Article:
In the coatings sector the pigment mixture is employed in amounts of about 5-35% by weight. The proportion in which the coated SiO2 flakes are mixed with component B depends on the desired effect. The SiO2 flakes are preferably employed with component B in a ratio of about 1:5, especially about 1:3. In the coating material the pigment mixture of the invention has the advantage that the desired color flop effect is obtained by a single-coat finish. This color flop is extremely pronounced. In comparison with coatings which comprise an interference pigment based on mica rather than the coated SiO2 flakes, coatings with the pigment mixture of the invention exhibit a marked depth effect and a glitter effect.
In the pigmentation of binder systems, for example for paints and printing inks for intaglio, offset or screen printing, pigment mixtures consisting in particular of coated SiO2 flakes with Minatec® (Merck KgaA, Darmstadt) have been found particularly suitable. The pigment mixture is incorporated into the printing ink in amounts of about 2-35% by weight, preferably about 5-25% by weight and, in particular, about 8-20% by weight. The mixing ratio of component A to component B is preferably about 1:5 to 5:1. The printing inks comprising the pigment mixture of the invention exhibit purer hues and are of improved printability owing to the good viscosity values.
The invention hence also provides formulations comprising the pigment mixture of the invention.
In the foregoing and in the following examples, all temperatures are set forth uncorrected in degrees Celsius; and, unless otherwise indicated, all parts and percentages are by weight.
The entire disclosure of all applications, patents and publications, cited above and below, and of German application No. 198 23 867.3 filed May 28, 1998 is hereby incorporated by reference.
The examples which follow are intended to illustrate the invention without, however, limiting it.
Intaglio printing ink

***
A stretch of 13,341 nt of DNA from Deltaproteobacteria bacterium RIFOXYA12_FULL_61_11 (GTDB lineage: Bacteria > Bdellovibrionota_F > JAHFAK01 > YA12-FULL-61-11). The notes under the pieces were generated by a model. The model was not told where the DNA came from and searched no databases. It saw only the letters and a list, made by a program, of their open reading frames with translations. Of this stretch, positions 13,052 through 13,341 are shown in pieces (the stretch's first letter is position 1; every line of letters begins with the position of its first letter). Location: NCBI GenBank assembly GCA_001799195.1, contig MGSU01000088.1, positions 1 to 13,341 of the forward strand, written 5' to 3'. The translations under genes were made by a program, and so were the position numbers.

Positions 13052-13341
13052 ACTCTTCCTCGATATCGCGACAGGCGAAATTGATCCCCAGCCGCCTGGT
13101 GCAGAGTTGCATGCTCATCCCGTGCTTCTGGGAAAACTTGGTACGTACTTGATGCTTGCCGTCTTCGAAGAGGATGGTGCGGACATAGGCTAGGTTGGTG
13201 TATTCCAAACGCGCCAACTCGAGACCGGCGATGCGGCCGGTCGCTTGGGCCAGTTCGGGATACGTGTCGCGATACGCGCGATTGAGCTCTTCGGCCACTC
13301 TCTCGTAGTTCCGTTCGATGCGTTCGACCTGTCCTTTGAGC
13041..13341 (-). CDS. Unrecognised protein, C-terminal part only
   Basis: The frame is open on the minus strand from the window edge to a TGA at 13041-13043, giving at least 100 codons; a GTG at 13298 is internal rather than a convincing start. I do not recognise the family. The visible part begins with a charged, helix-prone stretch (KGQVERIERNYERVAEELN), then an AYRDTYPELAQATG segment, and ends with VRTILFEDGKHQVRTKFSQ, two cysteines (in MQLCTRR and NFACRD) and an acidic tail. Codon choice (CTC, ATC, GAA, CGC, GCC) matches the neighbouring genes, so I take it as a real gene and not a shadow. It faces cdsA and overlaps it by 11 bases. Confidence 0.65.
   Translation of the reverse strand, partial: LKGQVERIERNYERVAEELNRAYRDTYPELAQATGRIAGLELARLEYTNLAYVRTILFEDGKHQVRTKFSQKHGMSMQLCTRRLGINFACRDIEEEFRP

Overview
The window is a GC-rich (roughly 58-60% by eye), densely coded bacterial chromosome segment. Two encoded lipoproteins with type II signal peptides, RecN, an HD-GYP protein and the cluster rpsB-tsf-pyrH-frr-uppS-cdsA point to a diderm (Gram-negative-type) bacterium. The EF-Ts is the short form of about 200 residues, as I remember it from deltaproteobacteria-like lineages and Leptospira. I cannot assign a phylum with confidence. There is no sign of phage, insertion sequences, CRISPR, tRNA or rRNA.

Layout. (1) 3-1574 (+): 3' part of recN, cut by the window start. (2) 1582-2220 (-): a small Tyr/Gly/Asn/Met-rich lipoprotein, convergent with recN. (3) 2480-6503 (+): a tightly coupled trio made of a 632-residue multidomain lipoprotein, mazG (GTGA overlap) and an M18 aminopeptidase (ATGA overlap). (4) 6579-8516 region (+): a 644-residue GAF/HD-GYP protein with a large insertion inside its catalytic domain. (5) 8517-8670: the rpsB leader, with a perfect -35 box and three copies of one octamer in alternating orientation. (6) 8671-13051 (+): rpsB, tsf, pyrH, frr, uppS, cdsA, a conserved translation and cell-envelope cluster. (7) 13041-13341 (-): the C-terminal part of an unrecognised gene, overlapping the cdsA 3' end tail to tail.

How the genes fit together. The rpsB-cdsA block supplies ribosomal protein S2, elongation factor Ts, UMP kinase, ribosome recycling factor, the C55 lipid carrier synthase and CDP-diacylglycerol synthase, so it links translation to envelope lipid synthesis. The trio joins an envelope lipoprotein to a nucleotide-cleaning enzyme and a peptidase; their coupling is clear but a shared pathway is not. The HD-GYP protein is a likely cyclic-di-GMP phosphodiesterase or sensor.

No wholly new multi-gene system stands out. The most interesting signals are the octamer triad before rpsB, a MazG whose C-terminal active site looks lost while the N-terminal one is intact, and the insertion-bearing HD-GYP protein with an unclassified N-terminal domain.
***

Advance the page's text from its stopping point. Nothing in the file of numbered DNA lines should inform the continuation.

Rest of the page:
______________________________________70 g of nitrocellulose-based binder from Gebruder Schmidt, 95MB011, with a solids content of 20%15 g of Minatec ® 31 CM (conductive pigment from Merck KGaA, Darmstadt, FRG)15 g of TiO2 -coated SiO2 flakes with a particle size of 5 to 40 μm30 g of 1-ethoxy-2-propanol______________________________________
1 kg of polyethylene (PE-HD)granules are uniformly wetted in a tumble mixer with 2 g of adhesion agent. Then 10 g of TiO2 -coated SiO2 flakes of particle size 5-40 μm and 2 g of Iriodin® LS 825 (conductive pigment comprising mica platelets coated with antimony-doped tin, from Merck KGaA, Darmstadt, FRG) with a particle size <15 μm are added and the components are mixed for 2 minutes.
These granules are processed under conventional conditions on an injection molding machine to give small stepped plates measuring 4×3×0.5 cm. The small stepped plates are notable for their luster and their laser markability.
______________________________________30 g of TiO2 -coated SiO2 flakes of particle size 5-40 μm (Merck KGaA)10 g of Minatec 40 CM (conductive pigment, comprising a mixture of mica and spheres coated with antimony-doped tin oxide, from Merck KGaA)42 g of paint base (AU-MF system, solids = 19%)18 g of diluent mixture______________________________________
The coating features antistatic properties and a color flop from pale lilac to pale green.
10 wt. % of Minatec® CM 30 (component A) and 5 wt. % of Zelec® ECP-S (component B) are incorporated in an acrylic melamine resin lacquer system.
A mixture of 15% of Minatec and 1% of Fe2 O3 coated SiO2 flakes is incorporated in an acrylic maelamine resin lacquer system.
After application to a test panel, the surface resistance is measured.
______________________________________Pigment content in lacquer system Conductivity______________________________________10.0% of Minatec/5.0% of Zelec 1280 ± 10 Ω Prior Art15.0% of Minatec/1.0% SiO2 /Fe2 O3 1200 ± 10 Ω Application______________________________________
The preceding examples can be repeated with similar success by substituting the generically or specifically described reactants and/or operating conditions of this invention for those used in the preceding examples.
From the foregoing description, one skilled in the art can easily ascertain the essential characteristics of this invention and, without departing from the spirit and scope thereof, can make various changes and modifications of the invention to adapt it to various usages and conditions.